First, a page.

DEAR BOB: We had a horrible experience with our listing agent. She lied to us about the status of our home sale after we thought we had a solid sale. Long story short, our buyer was not pre-approved by an actual lender (he had only a worthless pre-qualification by a mortgage broker), as our listing agent misrepresented to us. This went on and on for four months before we realized our agent was lying to us and the buyer couldn’t financially buy our home. After the listing expired, we sold our home to a friend and saved the sales commission. But I was so upset, I filed a written complaint with the local Realtor association. Two months later, all I received was a rude letter from the association director saying the Realtor had been warned to be more cautious in the future. Why didn’t they kick the guy out? – Claudia I.

DEAR CLAUDIA: Realtor associations rarely discipline their members by kicking them out of membership. The reason is the associations don’t want to get sued by their disciplined member for deprivation of the ability to earn an income.

Purchase Bob Bruss reports online.

Although the Realtors heavily advertise their code of ethics, and they do enforce it when a complaint is filed against a member, they rarely remove an active member because they might get sued.

Your best recourse is to file a complaint against that wayward realty agent with your state real estate commissioner. If there was a state real estate law violation, the real estate commissioner might revoke that agent’s license.


DEAR BOB: I am a widow, mid-70s, with an 8.25 percent interest rate mortgage. I owe about $33,000 and would like to refinance. But because my balance is so low, mortgage lenders don’t want to help me. I have only Social Security and a retirement check, which gets smaller each year. What should I do? – Jean M.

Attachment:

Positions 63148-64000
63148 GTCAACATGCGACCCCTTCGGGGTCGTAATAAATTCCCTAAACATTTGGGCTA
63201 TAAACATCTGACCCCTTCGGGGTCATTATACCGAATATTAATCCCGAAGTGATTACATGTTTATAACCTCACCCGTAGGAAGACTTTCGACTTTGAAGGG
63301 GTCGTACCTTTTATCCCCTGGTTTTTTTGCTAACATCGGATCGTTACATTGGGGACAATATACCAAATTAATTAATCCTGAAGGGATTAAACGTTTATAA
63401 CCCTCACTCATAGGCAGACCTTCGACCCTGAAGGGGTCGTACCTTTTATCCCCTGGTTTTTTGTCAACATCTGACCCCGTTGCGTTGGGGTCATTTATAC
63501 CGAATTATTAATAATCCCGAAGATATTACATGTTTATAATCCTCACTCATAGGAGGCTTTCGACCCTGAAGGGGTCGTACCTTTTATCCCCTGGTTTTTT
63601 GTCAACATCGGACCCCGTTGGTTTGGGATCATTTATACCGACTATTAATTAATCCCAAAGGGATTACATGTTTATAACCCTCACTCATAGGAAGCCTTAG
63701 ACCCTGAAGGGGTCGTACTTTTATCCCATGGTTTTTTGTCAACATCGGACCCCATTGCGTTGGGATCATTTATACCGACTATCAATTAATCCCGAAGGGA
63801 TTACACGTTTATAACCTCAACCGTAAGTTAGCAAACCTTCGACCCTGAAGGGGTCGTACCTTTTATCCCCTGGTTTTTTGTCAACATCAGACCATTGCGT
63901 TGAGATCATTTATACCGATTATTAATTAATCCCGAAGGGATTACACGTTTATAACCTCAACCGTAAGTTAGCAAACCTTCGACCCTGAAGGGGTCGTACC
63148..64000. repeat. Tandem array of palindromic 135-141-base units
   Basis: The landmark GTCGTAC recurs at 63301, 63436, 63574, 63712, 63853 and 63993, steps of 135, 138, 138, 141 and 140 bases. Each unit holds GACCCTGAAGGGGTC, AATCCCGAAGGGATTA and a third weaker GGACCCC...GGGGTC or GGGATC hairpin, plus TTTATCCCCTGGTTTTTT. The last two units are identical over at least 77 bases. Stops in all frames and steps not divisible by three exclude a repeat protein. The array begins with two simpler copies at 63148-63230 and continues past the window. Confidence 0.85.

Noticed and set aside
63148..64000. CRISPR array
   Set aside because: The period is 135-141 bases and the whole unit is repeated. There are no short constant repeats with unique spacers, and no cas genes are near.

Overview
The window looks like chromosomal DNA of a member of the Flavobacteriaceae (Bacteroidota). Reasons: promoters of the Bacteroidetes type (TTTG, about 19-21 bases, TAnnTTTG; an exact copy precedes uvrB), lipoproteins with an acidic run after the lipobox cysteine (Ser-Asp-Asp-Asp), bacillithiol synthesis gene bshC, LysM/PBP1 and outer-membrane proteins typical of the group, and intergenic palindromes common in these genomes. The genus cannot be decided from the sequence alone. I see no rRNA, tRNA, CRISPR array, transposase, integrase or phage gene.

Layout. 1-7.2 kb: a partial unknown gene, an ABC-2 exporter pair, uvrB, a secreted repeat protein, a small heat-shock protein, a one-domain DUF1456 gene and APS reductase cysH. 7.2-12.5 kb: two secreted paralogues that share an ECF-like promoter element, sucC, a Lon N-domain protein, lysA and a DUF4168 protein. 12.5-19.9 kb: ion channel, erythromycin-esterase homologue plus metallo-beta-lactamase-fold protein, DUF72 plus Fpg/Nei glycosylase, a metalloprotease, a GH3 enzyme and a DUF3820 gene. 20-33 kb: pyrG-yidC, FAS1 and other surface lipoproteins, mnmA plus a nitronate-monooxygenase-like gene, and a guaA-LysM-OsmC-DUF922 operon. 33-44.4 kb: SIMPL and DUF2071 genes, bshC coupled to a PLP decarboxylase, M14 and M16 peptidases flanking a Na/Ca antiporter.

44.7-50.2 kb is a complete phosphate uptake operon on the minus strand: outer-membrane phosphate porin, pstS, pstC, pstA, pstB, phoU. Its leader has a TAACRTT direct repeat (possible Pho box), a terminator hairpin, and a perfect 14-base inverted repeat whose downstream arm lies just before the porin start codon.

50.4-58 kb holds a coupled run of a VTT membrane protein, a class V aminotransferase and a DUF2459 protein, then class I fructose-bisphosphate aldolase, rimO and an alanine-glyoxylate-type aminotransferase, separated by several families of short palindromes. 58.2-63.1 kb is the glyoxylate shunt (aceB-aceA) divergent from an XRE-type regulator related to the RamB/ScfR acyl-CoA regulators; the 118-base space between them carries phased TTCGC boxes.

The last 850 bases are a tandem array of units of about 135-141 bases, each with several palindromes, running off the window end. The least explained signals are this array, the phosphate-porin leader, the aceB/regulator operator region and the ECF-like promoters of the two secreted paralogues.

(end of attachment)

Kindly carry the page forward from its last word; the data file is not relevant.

DEAR JEAN: You have two excellent choices. One is to take out a home equity loan to pay off that $33,000 mortgage. Most such loans are at the prime interest rate (6.5 percent as I write this) and you can pay interest only to reduce your monthly payment to rock bottom.

However, you might not have enough income to qualify for a home equity loan. But don’t despair. You have a better alternative.

As a senior citizen homeowner over 62, you qualify for a home equity mortgage. You can select the lump sum alternative to pay off that $33,000 balance. Then you can use your excess reverse mortgage entitlement to receive lifetime monthly income, or a credit line (except in Texas). In your situation, a reverse mortgage can help you enjoy your retirement years without cash worries.


DEAR BOB: Several years ago, I inherited about 140 acres of Southern Pine timberland free and clear. It had been recently harvested so I am waiting for the trees to regrow from new planting. Meanwhile, the land produces zero income and I have to pay the property taxes and other expenses. I am told this land is very valuable. But I can’t find any bank or other lender willing to make me a mortgage loan. Any ideas? – Jon R.

DEAR JON: Land loans are very risky for mortgage lenders, especially if the land doesn’t produce any immediate income. Also, you have a risk that a forest fire might destroy your pine trees. Perhaps selling is your best alternative if you need cash.

The new Robert Bruss special report, “The 10 Key Questions Condo Sellers Hope Buyers Don’t Ask,” is now available for $4 from Robert Bruss, 251 Park Road, Burlingame, CA 94010 or by credit card at 1-800-736-1736 or instant PDF Internet delivery at Questions for this column are welcome at either address.

(For more information on Bob Bruss publications, visit his
Real Estate Center


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